Zheleznogorsk unfolds its wings



In the depths of the Siberian taiga, on the banks of the Yenisei River lies the city of Zheleznogorsk. Founded in 1950 as a center for plutonium production, it isn’t a place people move to. They can’t. Even local residents must have permission to leave and return.



Going through the fence that surrounds the city is like crossing a time warp into the Soviet Union of the 1950s. There are wide avenues flanked by five-story apartment blocks; in the center of town stands the Rodina [Motherland] movie theater and the main entrance to the factory that, before the days of perestroika, built the world-famous Kosmos and Molniya satellites, the most powerful of their time. At the beginning of the 21st century, the city gained a new lease on life, thanks largely to the program to develop the Glonass navigation system, the Russian answer to G.P.S.

“In the 1960s, the whole Soviet Union dreamed of space! It was prestigious to work in the industry,” said Vladimir Khalimanovich, now director of the Information Satellite Systems company (I.S.S.), which dominates the city’s economy. He moved to Zheleznogorsk 47 years ago from the central Russian city of Kazan. At that time, nearly every student dreamed of the opportunity to move to a place like Zheleznogorsk, because it was thought that only the best of the best were recruited to closed cities.

The prestige was one of the things that helped make the difficulties of living in a closed city worth the trouble. Living in a closed city meant that visiting friends and relatives had to be vetted by the security services. “That procedure applies today, too,” said Yelena Prosvirina, an I.S.S. engineer. “At first it’s inconvenient to have to ask permission every time, but you soon get used to it.” During the Soviet era, there were other benefits, too. For example, certain types of food that were unavailable in ordinary Soviet cities could be bought in the closed ones. But unlike the residency restrictions, this changed with fall of the Soviet state.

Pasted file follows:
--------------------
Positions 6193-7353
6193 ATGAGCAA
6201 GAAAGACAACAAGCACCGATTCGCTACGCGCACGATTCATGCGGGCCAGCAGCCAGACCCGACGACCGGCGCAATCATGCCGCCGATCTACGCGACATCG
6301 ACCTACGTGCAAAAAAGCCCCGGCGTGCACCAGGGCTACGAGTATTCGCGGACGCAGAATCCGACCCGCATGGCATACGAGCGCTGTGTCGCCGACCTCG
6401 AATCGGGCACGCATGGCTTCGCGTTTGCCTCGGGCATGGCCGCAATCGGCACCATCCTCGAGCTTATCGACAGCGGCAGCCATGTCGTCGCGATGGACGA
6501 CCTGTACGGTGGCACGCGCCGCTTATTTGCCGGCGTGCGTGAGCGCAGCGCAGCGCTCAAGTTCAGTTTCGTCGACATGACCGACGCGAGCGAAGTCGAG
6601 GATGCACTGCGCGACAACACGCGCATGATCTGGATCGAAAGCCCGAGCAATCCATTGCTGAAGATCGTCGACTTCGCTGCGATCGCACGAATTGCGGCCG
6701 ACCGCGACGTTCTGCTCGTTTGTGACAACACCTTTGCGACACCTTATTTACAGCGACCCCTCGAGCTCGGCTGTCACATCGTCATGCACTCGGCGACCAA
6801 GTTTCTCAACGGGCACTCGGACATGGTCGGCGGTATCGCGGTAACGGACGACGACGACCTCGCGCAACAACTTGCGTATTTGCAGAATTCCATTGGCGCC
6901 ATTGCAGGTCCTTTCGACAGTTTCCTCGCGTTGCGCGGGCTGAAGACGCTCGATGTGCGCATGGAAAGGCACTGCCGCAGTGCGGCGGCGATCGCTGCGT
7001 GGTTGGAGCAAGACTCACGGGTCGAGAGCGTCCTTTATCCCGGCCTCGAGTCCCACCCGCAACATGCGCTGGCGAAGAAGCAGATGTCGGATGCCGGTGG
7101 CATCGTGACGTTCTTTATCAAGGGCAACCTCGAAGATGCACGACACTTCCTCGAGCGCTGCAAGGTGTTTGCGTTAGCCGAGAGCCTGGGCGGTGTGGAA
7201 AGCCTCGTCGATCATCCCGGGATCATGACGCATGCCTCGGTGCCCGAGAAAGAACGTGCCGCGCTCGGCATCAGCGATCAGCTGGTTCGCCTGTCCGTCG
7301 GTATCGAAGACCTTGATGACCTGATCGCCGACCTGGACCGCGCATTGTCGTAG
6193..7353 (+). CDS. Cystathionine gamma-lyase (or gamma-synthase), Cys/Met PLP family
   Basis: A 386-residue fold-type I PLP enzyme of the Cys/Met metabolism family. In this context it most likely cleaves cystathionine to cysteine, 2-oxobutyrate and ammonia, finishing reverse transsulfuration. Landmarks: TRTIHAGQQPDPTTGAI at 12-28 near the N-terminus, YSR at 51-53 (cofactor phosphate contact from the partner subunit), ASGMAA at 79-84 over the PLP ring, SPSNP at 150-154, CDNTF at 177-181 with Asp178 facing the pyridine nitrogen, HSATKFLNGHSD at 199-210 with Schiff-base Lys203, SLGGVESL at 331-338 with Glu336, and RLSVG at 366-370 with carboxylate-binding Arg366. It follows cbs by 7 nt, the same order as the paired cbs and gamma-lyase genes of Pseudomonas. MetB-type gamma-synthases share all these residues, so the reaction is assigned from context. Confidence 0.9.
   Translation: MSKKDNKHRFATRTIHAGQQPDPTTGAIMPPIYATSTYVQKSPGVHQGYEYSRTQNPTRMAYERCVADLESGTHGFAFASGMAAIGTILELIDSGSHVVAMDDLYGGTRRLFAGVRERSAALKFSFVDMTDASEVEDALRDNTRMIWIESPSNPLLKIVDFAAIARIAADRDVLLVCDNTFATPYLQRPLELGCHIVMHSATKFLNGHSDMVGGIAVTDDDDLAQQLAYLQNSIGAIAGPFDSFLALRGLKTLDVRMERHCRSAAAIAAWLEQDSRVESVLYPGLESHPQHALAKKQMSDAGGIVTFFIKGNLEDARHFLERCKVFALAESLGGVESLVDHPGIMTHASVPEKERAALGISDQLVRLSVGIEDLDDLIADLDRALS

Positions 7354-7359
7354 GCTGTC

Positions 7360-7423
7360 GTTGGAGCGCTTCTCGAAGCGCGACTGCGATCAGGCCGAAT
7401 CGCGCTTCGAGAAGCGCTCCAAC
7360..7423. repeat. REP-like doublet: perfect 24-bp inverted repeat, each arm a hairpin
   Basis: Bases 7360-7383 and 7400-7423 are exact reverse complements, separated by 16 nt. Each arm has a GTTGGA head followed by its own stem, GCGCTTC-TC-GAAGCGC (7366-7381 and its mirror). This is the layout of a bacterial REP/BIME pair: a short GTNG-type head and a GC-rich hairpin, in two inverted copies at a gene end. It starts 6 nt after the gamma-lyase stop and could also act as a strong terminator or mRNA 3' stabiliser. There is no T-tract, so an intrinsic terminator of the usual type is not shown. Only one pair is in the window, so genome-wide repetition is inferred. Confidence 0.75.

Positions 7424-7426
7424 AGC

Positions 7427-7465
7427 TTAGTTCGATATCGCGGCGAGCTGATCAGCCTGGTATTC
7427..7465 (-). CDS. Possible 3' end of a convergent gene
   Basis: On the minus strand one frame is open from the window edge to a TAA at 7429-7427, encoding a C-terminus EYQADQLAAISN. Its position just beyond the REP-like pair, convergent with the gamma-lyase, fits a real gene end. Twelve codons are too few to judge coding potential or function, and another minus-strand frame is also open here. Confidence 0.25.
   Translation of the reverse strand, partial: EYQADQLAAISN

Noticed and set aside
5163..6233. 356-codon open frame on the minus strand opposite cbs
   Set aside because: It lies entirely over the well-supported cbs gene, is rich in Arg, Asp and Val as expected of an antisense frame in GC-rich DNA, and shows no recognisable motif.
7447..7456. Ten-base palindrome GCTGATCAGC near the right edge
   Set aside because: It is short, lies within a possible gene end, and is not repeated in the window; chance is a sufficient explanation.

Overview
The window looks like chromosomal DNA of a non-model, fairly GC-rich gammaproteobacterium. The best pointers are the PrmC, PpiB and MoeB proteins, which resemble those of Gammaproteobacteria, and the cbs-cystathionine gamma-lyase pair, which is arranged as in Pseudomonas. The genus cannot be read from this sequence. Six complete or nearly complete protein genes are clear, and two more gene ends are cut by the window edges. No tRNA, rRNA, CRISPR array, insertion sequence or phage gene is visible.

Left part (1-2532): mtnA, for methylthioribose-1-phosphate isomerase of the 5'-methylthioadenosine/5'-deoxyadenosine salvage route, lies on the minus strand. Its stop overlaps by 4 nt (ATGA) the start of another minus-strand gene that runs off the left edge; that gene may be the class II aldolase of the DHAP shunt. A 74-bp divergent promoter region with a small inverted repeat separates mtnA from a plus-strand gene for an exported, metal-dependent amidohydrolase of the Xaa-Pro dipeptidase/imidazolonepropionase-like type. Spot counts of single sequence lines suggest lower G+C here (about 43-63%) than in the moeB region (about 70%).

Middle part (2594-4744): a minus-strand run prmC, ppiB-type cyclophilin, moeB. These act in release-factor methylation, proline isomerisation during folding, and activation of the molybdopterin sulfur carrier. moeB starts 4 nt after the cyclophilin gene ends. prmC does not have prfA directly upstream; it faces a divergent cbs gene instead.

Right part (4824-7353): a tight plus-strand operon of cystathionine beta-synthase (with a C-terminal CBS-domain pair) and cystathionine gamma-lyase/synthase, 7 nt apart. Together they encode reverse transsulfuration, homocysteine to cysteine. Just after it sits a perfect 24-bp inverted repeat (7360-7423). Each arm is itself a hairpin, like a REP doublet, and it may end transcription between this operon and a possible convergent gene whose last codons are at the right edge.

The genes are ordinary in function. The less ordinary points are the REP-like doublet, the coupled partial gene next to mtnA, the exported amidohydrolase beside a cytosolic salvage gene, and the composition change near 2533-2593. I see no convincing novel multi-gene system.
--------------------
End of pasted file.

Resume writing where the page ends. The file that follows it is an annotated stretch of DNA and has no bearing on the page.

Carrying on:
During the 1990s, the residents of Zheleznogorsk, like the rest of Russia, were plunged overnight into the harsh conditions of capitalism. Like the majority of Russian enterprises, I.S.S lost the lion’s share of its state financing. The factory continued quietly building satellites for military purposes, but there were few new projects and the factory’s workforce of more than 8,000 was cut almost in half.

In the 2000s, however, the government began to invest funds in the creation of the GLONASS satellite navigation. Today the state provides two-thirds of I.S.S.’s annual operating budget of 20 billion rubles ($625 million); the rest comes from commercial orders.

I.S.S. began getting international contracts in 2008. That year, Israeli satellite operator Space-Communication Ltd ordered the AMOS-5 satellite; then, in 2009, Indonesia’s PT Telekomunikasi Indonesia Tbk bought the Telcom-3 telecommunications system. Later, contracts were signed with Ukraine and Kazakhstan. “Every year we take part in four or five tenders, of which we win one. One international contract per year is enough for us. That’s all we can handle at the moment,” said Khalimanovich. Today about 40 satellites are in production at the same time, including secret military systems, Glonass satellites, and telecommunications and geodesy satellites for Russian operators.

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